Reputation, the NAP and Justice

A man’s reputation is not less important to him than his body. Men work hard to build up a good reputation. A lot is riding on one’s reputation. For example, people who seek promotions often have to rely on the recommendations of others or the input of others about their abilities and character. A man’s reputation depends upon what others think of him and will say about him; and the reputations of these others depend on the accuracy of their recommendations.

What people will say about others when it matters is not simply a matter of whim. Lies said about someone, with or without an intent to hurt someone, are not on an equal footing with telling pertinent truths. People are connected in many ways and reputation is one of them.

Reputations can be destroyed. A man’s good name can be smeared or dragged through the mud. This is no laughing matter if it’s undeserved or if it happens because of someone’s evil intent to damage someone else. A man’s reputation, built up through his actions, is held in the minds of others. He does not own their minds or thoughts, but he has contributed to what they think of him by his deeds. He does not own his reputation, but it is attributed to him nonetheless, as expressed by what others think of him.

Now if this man is libeled or slandered, in destruction of his reputation, by acts that cause other people to think less of him or alter their behavior toward him, this is a serious matter. He may be hurt no less than if someone did him bodily injury. In many cases, the harm inflicted could be much worse than bodily injury.

Murray Rothbard is the first to raise and treat the question of reputation, libel and slander in the context of property rights. His highly original and influential treatment appears in Chapter 16 of “The Ethics of Liberty”. His analysis leads him to conclude as follows: “We can, of course, readily concede the gross immorality of spreading false libels about another person. But we must, nevertheless, maintain the legal right of anyone to do so.” Rothbard asks “Should ‘libel’ and ‘slander’ be illegal in the free society?” His answer is that they can’t be because a reputation is not someone’s property right.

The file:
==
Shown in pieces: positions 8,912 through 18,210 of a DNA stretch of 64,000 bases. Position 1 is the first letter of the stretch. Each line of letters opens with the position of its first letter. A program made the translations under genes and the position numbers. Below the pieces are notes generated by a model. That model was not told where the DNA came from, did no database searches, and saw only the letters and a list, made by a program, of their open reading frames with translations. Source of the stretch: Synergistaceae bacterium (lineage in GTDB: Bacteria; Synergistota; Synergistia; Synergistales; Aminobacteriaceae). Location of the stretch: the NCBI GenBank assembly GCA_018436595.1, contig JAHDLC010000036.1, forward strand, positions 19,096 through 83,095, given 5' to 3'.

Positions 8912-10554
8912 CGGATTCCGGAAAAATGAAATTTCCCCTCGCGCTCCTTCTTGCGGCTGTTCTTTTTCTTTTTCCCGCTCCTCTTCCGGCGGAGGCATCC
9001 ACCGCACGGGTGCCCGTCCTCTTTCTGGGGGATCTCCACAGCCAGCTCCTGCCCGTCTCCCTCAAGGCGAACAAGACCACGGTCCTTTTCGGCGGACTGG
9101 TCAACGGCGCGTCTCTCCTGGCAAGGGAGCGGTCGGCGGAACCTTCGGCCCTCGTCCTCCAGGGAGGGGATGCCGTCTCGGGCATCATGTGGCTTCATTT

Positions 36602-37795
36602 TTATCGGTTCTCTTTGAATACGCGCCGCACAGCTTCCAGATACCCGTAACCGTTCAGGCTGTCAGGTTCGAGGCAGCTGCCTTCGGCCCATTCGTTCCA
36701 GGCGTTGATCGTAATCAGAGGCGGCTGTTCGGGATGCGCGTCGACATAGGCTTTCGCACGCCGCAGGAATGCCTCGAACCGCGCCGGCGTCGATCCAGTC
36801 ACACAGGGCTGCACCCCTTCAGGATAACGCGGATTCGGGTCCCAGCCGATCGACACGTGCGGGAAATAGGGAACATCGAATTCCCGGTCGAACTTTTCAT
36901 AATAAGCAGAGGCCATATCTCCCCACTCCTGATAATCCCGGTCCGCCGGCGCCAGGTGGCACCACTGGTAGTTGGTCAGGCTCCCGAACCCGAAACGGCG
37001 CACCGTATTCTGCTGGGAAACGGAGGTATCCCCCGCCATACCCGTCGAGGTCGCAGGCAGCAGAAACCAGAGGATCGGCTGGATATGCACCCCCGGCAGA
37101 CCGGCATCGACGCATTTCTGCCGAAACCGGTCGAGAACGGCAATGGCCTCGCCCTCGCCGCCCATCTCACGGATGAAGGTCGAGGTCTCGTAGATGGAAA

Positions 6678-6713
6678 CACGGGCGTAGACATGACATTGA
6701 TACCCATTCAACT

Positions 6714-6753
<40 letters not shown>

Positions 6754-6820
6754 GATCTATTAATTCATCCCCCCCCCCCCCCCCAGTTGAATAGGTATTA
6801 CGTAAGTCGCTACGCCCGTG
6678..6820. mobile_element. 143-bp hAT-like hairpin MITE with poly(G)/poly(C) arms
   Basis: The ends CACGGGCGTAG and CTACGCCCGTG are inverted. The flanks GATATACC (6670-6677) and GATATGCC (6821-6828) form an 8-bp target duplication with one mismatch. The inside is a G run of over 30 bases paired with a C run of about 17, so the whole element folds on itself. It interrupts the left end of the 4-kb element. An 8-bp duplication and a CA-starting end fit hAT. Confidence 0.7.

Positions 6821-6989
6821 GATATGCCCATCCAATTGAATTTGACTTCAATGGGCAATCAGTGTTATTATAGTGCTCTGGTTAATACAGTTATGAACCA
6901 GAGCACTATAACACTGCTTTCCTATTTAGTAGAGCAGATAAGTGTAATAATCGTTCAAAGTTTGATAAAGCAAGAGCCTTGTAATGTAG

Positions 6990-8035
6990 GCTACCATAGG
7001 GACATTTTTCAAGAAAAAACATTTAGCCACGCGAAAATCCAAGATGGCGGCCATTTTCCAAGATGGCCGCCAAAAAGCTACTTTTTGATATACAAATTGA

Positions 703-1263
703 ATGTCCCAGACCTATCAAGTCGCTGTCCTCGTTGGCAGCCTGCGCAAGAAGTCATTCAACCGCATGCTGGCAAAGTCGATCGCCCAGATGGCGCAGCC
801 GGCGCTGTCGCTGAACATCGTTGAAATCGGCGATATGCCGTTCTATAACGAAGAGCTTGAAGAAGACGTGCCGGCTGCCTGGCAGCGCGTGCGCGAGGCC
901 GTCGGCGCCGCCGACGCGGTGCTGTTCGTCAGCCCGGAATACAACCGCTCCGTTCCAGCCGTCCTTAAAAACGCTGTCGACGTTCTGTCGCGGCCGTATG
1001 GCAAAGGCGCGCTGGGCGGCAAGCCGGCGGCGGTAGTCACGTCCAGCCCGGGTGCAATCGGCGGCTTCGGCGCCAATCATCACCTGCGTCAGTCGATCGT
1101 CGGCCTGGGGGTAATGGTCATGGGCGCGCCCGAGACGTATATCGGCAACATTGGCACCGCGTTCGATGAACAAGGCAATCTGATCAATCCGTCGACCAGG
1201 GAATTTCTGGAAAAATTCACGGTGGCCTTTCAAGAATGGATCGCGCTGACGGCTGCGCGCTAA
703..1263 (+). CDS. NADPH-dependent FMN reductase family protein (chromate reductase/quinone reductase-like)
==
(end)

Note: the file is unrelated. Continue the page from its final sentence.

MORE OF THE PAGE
The non-aggression principle (NAP) rests on physical invasions or threats thereof. But must all crimes in a free society be restricted to physical invasions of property? Can’t law encompass more than such property invasions? Frank van Dun raises this question, and he asks what’s relevant from the point of view of justice, construed in a broad sense. Is it relevant to ask whether or not there has been a physical invasion, triggering a NAP violation; or whether or not a false accusation (in the form of a libel or slander) is lawful, in a broader sense than the NAP?

Given the “gross immorality” of spreading lies and, I’d add, the damage this can do, might not free societies base their laws on grounds more than and different from only the NAP? Might not justice be served by there being the possibility of a timely court proceeding in which official remedies for being defamed and harmed are possible?

Without some superior justice authority based upon and actively implementing some notions of justice that go beyond the NAP, a “free society” that allowed all sorts of lies and false accusations would degrade into a free-for-all. Frank van Dun’s paper spells out some of the consequences when libel and slander are not treated as torts or crimes.

A free-for-all in terms of libel and slander in the so-called “free society” is but an instance of a much more general and serious problem of conflict. The fact that reasonable people differ on a matter like libel, people who take a studied interest in libertarian theory, signals a deep problem with the ideal world of anarcho-capitalism. It is one of several problems that make limited government an attractive option, despite its flaws. I refer to protection companies who have different laws and attract different clienteles. Real world differences among people are unlikely to remain polite debates. They are likely to be over far more serious differences than whether libel is a crime. There are going to be those who reject individual rights altogether and believe in might makes right. There are those whose religious beliefs entail killing unbelievers. There are those who want race warfare. Without a government over them to keep the peace, there almost surely will be war. Hobbes has a point.

America faces a challenge right now because its highest levels of government have perverted justice in an attempt to bring down the Trump presidency. Behind the scenes machinations of top officials in the Department of Justice and elsewhere, including the White House, have been reflected in news accounts. False accusations have echoed in major media interminably, and they’re still being heard there and in Congress. The entire process of attempting to undermine Trump has not involved force, but it has involved all sorts of other lies, misuses of power and betrayals of trust. They have involved the destruction of reputations through repeated libels and slanders. This process shows that great damage can be done not only to individuals but also to whole societies and systems of government even without physical invasions of property rights.


3:00 pm on April 14, 2019